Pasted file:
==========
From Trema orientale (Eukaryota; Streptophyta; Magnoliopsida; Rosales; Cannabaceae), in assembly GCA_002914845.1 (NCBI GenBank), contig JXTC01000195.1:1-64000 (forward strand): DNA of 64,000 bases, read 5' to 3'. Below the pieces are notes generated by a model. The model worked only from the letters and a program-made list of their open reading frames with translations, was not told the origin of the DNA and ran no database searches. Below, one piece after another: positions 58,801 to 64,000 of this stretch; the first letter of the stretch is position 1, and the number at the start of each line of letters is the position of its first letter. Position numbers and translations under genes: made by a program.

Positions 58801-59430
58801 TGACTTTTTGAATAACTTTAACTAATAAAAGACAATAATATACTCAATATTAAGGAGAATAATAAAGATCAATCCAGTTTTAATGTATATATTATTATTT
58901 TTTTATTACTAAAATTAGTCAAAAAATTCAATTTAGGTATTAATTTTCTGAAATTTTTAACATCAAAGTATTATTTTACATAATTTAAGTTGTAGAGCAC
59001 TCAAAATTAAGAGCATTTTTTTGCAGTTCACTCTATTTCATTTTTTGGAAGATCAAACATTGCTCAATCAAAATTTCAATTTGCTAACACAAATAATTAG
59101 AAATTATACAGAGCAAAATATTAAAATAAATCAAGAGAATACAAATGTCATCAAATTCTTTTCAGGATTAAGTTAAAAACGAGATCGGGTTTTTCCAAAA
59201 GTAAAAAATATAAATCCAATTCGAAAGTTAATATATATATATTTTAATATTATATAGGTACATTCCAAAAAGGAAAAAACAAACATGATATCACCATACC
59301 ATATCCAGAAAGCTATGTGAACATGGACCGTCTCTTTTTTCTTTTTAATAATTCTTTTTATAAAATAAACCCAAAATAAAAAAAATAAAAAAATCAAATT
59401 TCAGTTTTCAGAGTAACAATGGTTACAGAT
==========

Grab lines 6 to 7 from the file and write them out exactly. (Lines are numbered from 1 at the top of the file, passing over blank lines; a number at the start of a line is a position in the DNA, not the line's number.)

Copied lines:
59101 AAATTATACAGAGCAAAATATTAAAATAAATCAAGAGAATACAAATGTCATCAAATTCTTTTCAGGATTAAGTTAAAAACGAGATCGGGTTTTTCCAAAA
59201 GTAAAAAATATAAATCCAATTCGAAAGTTAATATATATATATTTTAATATTATATAGGTACATTCCAAAAAGGAAAAAACAAACATGATATCACCATACC